When it comes to NCAA basketball odds, doesn’t it sometimes feel like it’s impossible to correctly guess what’s going to happen next?
The answer is often yes – they do call it March Madness for a reason. But in certain cases, if you embrace a contrarian betting strategy and a little bit of history, you can actually get ahead of your online sportsbook.
Ahead of Monday’s classic national championship matchup between Kansas and North Carolina, I wanted to lay out everything I saw over the last week: how online sportsbooks positioned themselves for a big philosophical advantage on the totals, as well as what it means for Monday’s title game.
Even if you read this after the season ends, I think there’s value in filing this information away for next year’s crop of NCAA basketball lines. As you’ll see, this is a pattern that repeats itself.
Let’s get into the numbers.
NCAA Odds: How Elite Eight Tournament Totals Affect Our Final Four Bets
I talked a lot last week, before the Final Four, about how the regional championship games have a huge impact on how we perceive the coming games.
The most comprehensive version of this conversation was on our podcast, The Lion’s Edge, but we chatted about it live on Twitter Spaces and in other places, too.
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One of the clearest trends that emerged from the second weekend of NCAA basketball lines was the crop of unders. All four Elite Eight games came in under the posted total, with some cashing way under.
I’m thinking, for example, about North Carolina’s win over Saint Peter’s (69-49, with a closing total of 140) or Villanova’s win over Houston (50-44, with a total of 127).
In the case of the latter, I even said at the time that the noticeably low total was an overt signal that the game would be very low scoring and that bettors should expect an under.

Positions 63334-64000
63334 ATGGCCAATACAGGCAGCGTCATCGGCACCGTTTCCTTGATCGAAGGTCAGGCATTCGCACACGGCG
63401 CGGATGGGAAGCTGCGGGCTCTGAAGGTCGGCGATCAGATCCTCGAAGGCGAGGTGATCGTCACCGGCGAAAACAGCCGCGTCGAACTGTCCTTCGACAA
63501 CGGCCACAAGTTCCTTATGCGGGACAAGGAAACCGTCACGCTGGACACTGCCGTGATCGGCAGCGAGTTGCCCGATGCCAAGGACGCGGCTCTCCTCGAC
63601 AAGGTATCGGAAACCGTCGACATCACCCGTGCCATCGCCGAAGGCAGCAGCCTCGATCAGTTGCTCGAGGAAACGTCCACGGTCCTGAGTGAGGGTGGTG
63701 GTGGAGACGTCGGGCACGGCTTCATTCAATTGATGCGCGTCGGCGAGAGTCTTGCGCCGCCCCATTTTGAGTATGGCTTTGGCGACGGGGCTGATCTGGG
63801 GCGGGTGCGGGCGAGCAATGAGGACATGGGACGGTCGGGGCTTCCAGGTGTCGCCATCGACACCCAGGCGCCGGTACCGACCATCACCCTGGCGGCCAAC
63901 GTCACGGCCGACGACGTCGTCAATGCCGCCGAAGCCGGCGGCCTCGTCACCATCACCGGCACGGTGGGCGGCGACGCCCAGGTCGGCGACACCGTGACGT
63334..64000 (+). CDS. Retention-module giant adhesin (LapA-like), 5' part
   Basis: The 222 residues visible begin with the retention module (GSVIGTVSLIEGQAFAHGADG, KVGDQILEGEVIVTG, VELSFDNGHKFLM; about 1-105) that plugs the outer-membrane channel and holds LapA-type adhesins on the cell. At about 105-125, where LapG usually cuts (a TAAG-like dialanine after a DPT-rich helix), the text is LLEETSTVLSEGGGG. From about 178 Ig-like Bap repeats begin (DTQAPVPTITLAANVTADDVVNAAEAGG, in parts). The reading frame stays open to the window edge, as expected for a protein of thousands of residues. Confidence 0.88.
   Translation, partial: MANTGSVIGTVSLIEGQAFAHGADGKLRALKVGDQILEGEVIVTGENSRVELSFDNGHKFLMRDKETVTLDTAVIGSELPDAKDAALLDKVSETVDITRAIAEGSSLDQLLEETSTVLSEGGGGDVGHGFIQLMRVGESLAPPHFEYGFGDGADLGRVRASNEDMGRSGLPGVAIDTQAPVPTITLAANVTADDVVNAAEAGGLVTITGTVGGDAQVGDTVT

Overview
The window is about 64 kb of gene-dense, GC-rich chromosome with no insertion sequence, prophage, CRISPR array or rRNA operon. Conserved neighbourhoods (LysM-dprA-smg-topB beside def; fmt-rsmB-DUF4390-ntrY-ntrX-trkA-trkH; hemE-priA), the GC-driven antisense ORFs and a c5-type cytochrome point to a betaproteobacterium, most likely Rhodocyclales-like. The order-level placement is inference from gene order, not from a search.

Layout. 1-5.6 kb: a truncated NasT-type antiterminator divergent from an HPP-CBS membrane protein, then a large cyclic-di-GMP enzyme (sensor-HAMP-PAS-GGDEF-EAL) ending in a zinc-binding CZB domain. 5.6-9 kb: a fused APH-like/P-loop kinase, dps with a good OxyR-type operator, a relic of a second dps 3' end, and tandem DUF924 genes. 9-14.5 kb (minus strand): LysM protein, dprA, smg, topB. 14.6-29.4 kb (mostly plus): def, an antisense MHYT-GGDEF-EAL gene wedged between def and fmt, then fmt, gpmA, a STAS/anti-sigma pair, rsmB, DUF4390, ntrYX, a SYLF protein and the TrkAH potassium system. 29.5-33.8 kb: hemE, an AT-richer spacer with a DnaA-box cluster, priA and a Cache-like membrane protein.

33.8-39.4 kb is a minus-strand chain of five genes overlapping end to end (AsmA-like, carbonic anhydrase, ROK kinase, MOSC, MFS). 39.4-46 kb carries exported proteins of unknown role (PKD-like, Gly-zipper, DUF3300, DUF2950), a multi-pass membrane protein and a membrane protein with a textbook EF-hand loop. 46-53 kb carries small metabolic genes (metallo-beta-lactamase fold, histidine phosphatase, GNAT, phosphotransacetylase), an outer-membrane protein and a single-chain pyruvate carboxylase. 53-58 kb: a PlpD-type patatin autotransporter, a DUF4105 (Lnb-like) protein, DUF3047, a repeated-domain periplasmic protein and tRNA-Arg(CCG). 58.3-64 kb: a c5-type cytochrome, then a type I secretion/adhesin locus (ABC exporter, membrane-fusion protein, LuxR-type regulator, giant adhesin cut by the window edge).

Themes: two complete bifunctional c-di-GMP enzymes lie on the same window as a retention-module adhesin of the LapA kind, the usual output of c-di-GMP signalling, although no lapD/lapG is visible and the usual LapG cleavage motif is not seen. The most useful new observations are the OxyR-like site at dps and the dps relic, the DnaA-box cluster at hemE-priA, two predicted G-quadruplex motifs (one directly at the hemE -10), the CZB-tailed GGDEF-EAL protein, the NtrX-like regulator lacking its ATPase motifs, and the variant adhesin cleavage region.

With four straight unders and six ensuing days to think about betting the Final Four games, I pointed out that many public bettors would probably come into the national semifinals with a heavier-than-usual appetite to bet on unders. It was a foreseeable trend.
This is exactly what happened.
The first game between Villanova and Kansas was hit especially hard, thanks in part to the low-scoring game with Houston fresh in bettors’ minds. A whopping 72% of the overall handle was on the under, per Action Network.
And instead of a rock fight, bettors watched a new record for 3-pointers in a Final Four game. Ultimately, both games went over the total.
A little bit of historical context shows that these trends show near-instant regression. For a clear and recent example, take a look at the NCAA odds from last year’s tournament.
After the 2021 Sweet Sixteen, the eight remaining teams had the usual 36 hours to prepare for the regional final. The result: three of the four games went under, with some of the results being similarly dramatic. UCLA, for example, edged out No. 1 Michigan, 51-49, in a game that had a closing total of 137.
During last year’s Final Four, bettors lined up behind seemingly wise unders. And of course, just like this year, the over went 2-0.
The moral of this particular story is that total mean regression hits hard between the Elite Eight and the Final Four. It’s not guaranteed every single year, but games are just lower-scoring when you have less than two days to get ready for a game.
Add in the marketplace factors behind gamblers banging unders, as well as the wise sportsbook trading teams that might shade the number low to begin with, and you’ve got the recipe for a series of year-to-year wipeouts on Final Four totals.
The final thing to remember here applies to Monday’s championship game.
If you’re looking for an edge in the very last set of NCAA basketball odds we’re going to see this season, consider returning to the under.
Recall that, unlike Saturday’s semifinals, Monday’s game is being played on a two-day turnaround. Last year, after both of the Final Four games went over, the championship game went under, despite a 40-minute deluge of hot shooting from Baylor.
If you’re still not convinced, factor in the public’s desire to switch back to the over after Saturday’s games.
In fact, this is more than just a straight public fade – the total is down from 153 to 151.5, despite the fact that 63% of tickets are on the over. This is classic reverse line movement.
Play: Kansas/UNC Under 151.5